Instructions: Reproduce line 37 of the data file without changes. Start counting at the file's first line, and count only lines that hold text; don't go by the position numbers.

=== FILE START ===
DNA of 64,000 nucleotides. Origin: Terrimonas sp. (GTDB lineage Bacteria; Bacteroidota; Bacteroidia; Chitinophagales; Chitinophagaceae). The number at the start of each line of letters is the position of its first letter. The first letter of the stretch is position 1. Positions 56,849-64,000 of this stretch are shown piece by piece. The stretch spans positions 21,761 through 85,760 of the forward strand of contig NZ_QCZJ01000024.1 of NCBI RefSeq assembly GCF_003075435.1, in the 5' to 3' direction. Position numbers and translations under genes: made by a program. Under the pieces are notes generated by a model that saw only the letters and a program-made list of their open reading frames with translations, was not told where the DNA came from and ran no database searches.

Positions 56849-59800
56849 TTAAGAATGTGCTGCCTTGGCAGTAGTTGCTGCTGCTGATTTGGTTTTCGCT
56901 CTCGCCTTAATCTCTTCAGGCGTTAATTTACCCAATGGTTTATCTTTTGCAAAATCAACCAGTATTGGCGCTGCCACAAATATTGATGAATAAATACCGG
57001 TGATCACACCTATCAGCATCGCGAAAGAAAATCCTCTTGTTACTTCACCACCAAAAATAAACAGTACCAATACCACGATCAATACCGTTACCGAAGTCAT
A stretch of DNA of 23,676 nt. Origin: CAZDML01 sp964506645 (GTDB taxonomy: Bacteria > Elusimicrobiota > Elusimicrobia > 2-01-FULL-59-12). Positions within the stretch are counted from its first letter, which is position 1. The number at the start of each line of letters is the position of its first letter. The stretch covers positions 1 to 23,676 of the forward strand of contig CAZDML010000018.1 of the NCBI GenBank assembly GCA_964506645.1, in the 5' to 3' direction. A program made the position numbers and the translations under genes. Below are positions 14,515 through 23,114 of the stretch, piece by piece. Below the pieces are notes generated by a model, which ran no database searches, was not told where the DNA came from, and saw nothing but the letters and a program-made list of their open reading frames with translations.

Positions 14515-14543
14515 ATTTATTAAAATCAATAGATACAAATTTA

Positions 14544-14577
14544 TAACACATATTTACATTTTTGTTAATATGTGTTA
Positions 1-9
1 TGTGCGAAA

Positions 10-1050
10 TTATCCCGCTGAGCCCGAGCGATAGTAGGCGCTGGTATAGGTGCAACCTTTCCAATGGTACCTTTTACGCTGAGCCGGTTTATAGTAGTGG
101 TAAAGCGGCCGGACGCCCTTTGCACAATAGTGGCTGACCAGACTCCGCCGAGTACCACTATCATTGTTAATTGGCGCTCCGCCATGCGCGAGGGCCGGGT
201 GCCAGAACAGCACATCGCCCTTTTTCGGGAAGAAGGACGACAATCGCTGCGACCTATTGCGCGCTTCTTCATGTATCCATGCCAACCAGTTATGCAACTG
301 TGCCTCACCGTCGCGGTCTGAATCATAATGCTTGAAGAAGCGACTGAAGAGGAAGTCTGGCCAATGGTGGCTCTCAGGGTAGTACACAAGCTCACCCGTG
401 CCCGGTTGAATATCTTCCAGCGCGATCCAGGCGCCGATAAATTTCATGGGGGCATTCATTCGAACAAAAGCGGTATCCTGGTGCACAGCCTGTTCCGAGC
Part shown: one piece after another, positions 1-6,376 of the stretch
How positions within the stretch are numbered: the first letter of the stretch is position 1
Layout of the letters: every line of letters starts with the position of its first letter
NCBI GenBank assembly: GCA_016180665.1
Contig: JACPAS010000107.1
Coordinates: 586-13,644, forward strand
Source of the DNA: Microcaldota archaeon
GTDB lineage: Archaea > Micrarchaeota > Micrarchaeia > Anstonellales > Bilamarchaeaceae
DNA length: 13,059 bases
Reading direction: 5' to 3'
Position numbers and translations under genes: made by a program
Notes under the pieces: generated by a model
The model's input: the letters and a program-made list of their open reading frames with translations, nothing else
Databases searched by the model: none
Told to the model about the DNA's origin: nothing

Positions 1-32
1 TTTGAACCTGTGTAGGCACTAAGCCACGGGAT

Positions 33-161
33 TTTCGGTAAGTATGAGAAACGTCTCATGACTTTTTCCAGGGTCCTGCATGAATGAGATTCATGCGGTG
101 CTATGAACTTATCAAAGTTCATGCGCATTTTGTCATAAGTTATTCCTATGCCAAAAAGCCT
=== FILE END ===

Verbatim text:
33 TTTCGGTAAGTATGAGAAACGTCTCATGACTTTTTCCAGGGTCCTGCATGAATGAGATTCATGCGGTG